- Thinking Ahead
- Hydroinformatics for water-wise cities
Hydroinformatics provide the means to turn data into knowledge and then into informed decisions, directly supporting integrated urban water management. Combining information technology and water research, KWR uses hydroinformatics to support decision-making for more resilient and more integrated urban water management.
Hydroinformatics facilitates integration
To keep up with rapid scientific and social developments, the water sector must be able to react in a resilient and efficient manner. More and more often, water companies and waterboards are using hydroinformatics to turn data into knowledge and then into informed decisions, directly supporting integrated urban water management. Hydroinformatics forms a link between information technology and water research and technology. Fragmented knowledge and data are brought together and translated into integrated water models and tools, giving rise to more water-wise ideas, plans and concepts.
Research for the urban water chain
KWR uses hydroinformatics to support decision-making for more resilient and more integrated urban water management. We bring knowledge development to a higher level by extracting information out of data and knowledge out of information. This helps the water sector face complex challenges and to translate decisions into practical actions.
- Value extraction from data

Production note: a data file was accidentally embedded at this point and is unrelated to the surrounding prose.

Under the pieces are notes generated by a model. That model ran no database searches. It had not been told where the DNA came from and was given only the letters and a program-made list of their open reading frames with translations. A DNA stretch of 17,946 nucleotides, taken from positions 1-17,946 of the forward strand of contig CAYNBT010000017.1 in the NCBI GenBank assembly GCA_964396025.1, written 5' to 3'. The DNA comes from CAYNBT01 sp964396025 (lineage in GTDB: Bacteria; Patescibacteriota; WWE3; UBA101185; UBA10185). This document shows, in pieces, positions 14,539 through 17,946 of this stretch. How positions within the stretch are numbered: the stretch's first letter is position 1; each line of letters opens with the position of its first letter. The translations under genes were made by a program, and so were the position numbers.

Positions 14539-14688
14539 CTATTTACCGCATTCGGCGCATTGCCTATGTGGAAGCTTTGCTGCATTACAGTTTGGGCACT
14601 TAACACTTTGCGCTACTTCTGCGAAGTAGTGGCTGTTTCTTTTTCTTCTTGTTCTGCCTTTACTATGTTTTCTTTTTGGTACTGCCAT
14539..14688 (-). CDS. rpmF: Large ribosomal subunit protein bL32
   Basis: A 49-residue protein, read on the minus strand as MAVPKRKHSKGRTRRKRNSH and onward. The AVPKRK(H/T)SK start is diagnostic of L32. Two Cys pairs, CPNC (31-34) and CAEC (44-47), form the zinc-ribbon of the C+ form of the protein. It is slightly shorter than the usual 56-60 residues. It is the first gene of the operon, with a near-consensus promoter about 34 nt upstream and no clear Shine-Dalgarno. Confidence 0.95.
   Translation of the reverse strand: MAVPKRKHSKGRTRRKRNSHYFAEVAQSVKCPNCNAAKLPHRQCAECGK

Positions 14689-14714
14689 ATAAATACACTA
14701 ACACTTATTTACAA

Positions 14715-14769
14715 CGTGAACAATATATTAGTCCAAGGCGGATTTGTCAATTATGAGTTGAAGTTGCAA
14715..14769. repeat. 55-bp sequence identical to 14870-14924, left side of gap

Setting up test locations for the development of techniques and methods, building on large-scale data-related projects.
The main research areas are: big data, open access, data security, data interoperability and standards; smart meters, smart sensors and smart services, remote sensing, use of earth observation systems – satellite products, data keeping/warehousing, data mining, synergy with ‘non’-water data.
- Knowledge encapsulation into models and tools
Developing tools that can help understand, analyse and manage the complexity of the social-technical aspects of the water system both at the process and city levels.
Examples include: data-driven models, optimisation algorithms, advanced time series analysis, standardisation (including OpenMI), user-friendliness and benchmarking.
- ICT-supported knowledge transfer
Development of new forms of communication, supported by information technology, focused on the transfer of knowledge and information to water companies, policy-makers and households.
Examples include: serious games, smart apps, scenario platforms, support of ‘smart’ homes and ‘smart’ cities.
- Integrated water-wise concept development
Development of new, integrated water-wise concepts for the urban water system, including research into urban water system resilience.
Examples include: looking at the centralised versus the decentralised watercycle, investigating the effects on system performance of modular water facilities and sanitation, developing scenario-based stress-strain diagrams for water system resilience profiling.
Powerful tools for decision-making
Its interdisciplinary nature makes hydroinformatics a powerful tool for integrated urban water management. Due to the combination of technological, social and environmental interests it offers water companies and waterboards access to better knowledge directly supporting decision-making. Information technology allows us to translate data and models into practical actions for the water sector.